## Studio Session 10

### Diffraction and interference

When monochromatic light from a distant source passes through a narrow slit of width w in an opaque mask we observe a diffraction pattern on a distant screen.  The pattern is characterize by a central maximum and alternating dark and bright fringes, which appear symmetrically in both sides of the central maximum.  The central maximum is twice as wide, and much brighter than the other bright fringes.

The dark fringes in the diffraction pattern of a single slit are found at angles θ for which w sinθ = mλ, where λ is the wavelength of the light and m is an integer, m = 1, 2, 3, ... .

The intensity at the screen is proportional to the square of the electric field amplitude.

• If we block the slit completely with an opaque blocker, the electric field at a large distance is zero.
• If we remove mask with the slit, the electric field at a large distance is that of the non-diffracted beam

What if we remove the mask and only leave the blocker of width w?  Using Huygens' principle we have

Here Emask with slit is the field produced by sources at locations of the mask and Eblocker (no mask) is the field produced by source at locations of the blocker.
Therefore

For a laser beam the divergence angle θ0 is small, and for angles θ > θ0 we have

For angles θ > θ0 the average intensity, which is proportional to the square of the electric field, therefore is the same as that for the single slit.  Dark fringes in the diffraction pattern are found at angles θ for which w sinθ = mλ.

If light with wavelength λ passes through two or more slits separated by equal distances d, we will observe interference fringes inside the single slit diffraction pattern.  At certain angles we observe constructive interference.  These angles are found by applying the condition for constructive interference, which is

d sinθ = mλ, m = 0, 1, 2, ....

We will only see the bright interference fringes, if they do not appear at the angle θ of a diffraction minimum.  If d sinθ  = mλ = w sinθ, then the bright fringe of order m will be missing.

In this session you will use a helium-neon (HeNe) laser to determine the number of grooves per mm of a diffraction grating, to measure the distance d between adjacent wires and the width w of the gap between the wires of 2-dimensional wire mesh, and to measure the width of a human hair.

Open a Microsoft Word document to keep a log of your experimental procedures, results and discussions.  This log will become your lab report.  Address the points highlighted in blue.  Answer all questions.

Equipment needed:

• optical bench with optical holders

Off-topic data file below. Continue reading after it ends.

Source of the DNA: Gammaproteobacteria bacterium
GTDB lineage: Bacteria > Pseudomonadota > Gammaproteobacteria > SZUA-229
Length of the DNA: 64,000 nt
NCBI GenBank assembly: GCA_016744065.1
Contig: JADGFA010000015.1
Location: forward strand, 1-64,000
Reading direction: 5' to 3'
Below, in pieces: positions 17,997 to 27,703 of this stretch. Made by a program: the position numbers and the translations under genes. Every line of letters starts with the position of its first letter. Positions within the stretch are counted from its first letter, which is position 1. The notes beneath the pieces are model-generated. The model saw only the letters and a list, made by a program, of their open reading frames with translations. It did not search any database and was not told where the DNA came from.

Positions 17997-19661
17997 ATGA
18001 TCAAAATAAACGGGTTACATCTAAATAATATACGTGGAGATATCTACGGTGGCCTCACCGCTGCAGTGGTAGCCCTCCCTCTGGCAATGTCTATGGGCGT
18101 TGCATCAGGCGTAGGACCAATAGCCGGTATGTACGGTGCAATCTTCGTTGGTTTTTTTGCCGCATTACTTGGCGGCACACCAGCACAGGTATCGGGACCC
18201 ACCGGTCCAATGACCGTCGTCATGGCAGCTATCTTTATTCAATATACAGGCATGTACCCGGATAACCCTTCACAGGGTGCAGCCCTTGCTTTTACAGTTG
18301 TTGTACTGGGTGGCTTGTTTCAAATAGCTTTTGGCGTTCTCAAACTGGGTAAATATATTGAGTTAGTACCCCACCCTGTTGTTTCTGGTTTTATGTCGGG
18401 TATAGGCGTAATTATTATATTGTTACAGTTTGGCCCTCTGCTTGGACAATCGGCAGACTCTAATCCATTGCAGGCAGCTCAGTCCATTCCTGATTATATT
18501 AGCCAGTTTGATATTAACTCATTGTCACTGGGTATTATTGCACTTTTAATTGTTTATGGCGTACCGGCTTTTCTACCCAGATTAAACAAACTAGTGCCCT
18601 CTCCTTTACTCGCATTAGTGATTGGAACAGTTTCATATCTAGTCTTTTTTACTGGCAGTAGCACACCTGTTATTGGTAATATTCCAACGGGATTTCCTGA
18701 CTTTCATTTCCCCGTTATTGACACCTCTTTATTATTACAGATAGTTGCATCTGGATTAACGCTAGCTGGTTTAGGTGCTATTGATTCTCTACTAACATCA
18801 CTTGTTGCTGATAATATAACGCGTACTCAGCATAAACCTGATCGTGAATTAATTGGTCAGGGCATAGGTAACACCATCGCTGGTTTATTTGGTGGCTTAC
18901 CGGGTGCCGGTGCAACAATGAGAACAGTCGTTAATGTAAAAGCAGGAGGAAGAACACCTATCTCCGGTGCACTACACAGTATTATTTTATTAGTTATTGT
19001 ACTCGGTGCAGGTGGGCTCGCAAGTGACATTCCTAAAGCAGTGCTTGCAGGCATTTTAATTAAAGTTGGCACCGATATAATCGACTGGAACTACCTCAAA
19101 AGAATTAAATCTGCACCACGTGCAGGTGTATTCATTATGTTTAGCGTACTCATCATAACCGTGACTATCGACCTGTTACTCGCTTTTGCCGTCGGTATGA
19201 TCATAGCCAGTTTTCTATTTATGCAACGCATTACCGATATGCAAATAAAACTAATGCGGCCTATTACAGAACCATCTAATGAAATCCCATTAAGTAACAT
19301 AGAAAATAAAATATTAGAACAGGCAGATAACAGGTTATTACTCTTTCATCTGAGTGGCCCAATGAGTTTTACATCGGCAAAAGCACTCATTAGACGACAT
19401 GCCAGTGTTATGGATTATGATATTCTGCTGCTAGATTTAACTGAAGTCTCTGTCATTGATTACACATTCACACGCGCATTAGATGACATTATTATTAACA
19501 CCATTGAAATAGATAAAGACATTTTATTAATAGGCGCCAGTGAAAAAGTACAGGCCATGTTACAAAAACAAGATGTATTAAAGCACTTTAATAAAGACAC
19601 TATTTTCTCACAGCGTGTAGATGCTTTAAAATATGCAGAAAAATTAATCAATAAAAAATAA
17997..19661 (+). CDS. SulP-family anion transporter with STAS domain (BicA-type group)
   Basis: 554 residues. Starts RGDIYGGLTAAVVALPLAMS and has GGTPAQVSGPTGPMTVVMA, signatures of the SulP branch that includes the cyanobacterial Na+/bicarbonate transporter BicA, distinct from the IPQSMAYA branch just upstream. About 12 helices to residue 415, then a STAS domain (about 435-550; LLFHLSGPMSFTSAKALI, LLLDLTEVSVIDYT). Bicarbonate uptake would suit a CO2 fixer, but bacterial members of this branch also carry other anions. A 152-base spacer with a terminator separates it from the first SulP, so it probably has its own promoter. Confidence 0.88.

• helium neon (HeNe) laser (λ = 632.8 nm)
• transmission grating
• wire mesh
• slit and transverse ruler
• ruler, index card, tape

Experiment 1

Use the equipment provided to determine the number of grooves per mm of a diffraction grating.

• Mount the HeNe laser and the transverse ruler onto the optical bench.
• Mount the ruler 30 cm above the table.  That will allow you to move the other components into place.  Make sure the ruler is perpendicular to the track.
• Align the laser so that it shines through the hole in the center of the ruler and then tighten everything down securely.  Spend some time on this procedure, so the alignment is as good as possible.
• Move the grating into place.  Make sure the grooves are vertical.  Observe the first order interference maxima on the ruler.  Rotate the grating until they are symmetric about the middle, and move the grating along the track, so the distance from the center of the ruler to the maxima can be measured with a small uncertainty.
• Measure the distance from the grating to the ruler and then calculate the sine of the deflection angle θ.
• Determine the spacing d between the grooves of the grating from d sinθ = λ in units of mm and then determine the number of grooves/mm = 1/d.
• Make at least 2 independent measurements for two different grating-ruler distances.

Discuss and comment on your results.  Did anything surprise you?

Experiment 2

Use the equipment provided to measure the width of a human hair.

• Cut a hole into an index card and tape a hair across the hole.  Make sure the hair is stretched out and you can mount it vertically.
• Mount the index card into a holder close to the laser.
• Adjust its position until the laser shines onto the hair.
• Observe the diffraction pattern on the ruler.
• Measure the distance to the mth minimum, the one farthest away from the center that you can clearly identify.  Measure on both side of the center and average.
• Measure the distance from the hair to the ruler and then calculate the sine of the deflection angle θ.
• Determine the width of the hair w from w sinθ = mλ, where m is the order of the minimum you have chosen.
• Measure the width of a hair of at least two different students.  Choose a student who thinks his/her hair is thick and a student who thinks his/her hair is fine.

Discuss and comment on your results.  Did anything surprise you?

Experiment 3

Use the equipment provided to measure the distance d between adjacent wires and the width w of the gap between the wires of 2-dimensional wire mesh.

• Replace the ruler with the screen.  Replace the index card with the wire mesh.
• Observe the 2-dimensional diffraction/interference pattern on the screen.
• Measure the distance between the center of the pattern and the mth interference maximum and the mesh-screen distance to find sinθ.
• Calculate the distance d between adjacent wires from d sinθ = mλ.
• Measure the distance from the center of the pattern and the first diffraction minimum (where an interference maximum is missing) and find sinθ'.
• Calculate the width w of the gap between the wires from w sinθ' = λ.